The invention of the pencil case

“Many animals with larger, more complex brains than ours, we dismiss, simply because they can’t talk. We don’t give them sufficient credit for having, for example, a sense of humour…”

FLASH FICTION

Dog Pencil Case

THE INVENTION OF THE PENCIL CASE

The strangest lunch I ever had was with a veterinary doctor, and it was the meal which finally turned me vegetarian. I should note at the start, we didn’t eat any domestic pets.

I first met Dr Hannah Jones when we worked on a film together, and we’d remained friends since. We’d meet up every now then, I’d tell her stories from the writing world and she’d give me ideas from her field of science. It was Hannah who’d suggested we meet, as she said she had something important for me.

We met at a pop-up cafe at the Camden end of Regent’s Park. It was an indifferent day weather wise, unable to decide what it wanted to do. We sat outside nonetheless, as we both like to people-watch: me making up stories of what people in the park might be away from that setting, Hannah priding herself on identifying the bits of cross-breeds and mongrels, and sometimes scoring the dogs’ humans on parts of their anatomy.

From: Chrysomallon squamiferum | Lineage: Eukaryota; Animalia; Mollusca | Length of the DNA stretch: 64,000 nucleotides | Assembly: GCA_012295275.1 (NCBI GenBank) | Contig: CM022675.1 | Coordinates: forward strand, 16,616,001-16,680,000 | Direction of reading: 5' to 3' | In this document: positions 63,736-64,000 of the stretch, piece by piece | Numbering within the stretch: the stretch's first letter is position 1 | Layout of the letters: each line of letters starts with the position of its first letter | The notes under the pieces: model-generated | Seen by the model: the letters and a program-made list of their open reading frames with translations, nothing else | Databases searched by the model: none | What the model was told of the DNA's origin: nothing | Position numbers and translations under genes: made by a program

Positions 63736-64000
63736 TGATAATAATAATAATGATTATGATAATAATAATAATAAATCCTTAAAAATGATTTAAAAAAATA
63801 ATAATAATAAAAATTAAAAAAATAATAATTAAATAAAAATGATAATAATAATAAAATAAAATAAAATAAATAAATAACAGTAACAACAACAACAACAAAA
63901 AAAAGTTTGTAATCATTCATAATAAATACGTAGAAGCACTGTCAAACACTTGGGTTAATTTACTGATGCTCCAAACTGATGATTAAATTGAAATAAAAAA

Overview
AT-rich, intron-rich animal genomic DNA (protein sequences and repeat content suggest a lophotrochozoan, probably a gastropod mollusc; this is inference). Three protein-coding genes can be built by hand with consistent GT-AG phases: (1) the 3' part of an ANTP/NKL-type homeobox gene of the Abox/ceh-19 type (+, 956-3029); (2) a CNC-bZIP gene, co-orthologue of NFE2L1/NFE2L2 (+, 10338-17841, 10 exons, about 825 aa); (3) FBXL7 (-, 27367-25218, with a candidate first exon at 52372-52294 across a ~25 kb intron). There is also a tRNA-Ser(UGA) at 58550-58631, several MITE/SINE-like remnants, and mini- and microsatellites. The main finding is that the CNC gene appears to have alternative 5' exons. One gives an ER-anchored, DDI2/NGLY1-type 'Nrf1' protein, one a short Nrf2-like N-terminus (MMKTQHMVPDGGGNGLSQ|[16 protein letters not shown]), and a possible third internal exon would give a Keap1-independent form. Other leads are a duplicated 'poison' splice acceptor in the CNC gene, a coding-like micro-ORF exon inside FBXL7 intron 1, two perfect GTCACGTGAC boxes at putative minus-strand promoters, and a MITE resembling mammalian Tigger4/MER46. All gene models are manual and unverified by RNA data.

The Camden end of the park is quieter nowadays, and at one point on that particular Saturday, we counted only 16 legs besides our own. It’s been that way since the last fire at the zoo, and that’s what Hannah said she wanted to tell me about. But first we ordered food. I went for a rare steak with fries, and Hannah chose a vegetarian pizza.

The cafe backed on to the old zoo, now a construction site. The distant sound of hammers and saws competed with the clatter of dishes from the cafe, which was quite arresting. The animals’ former home was being demolished in the background, while I was waiting for part of a former animal to arrive before me.

So I turned to Hannah, and asked her what she wanted to tell me. Something she’d been working on perhaps, some veterinary breakthrough, or anything I might use as a story.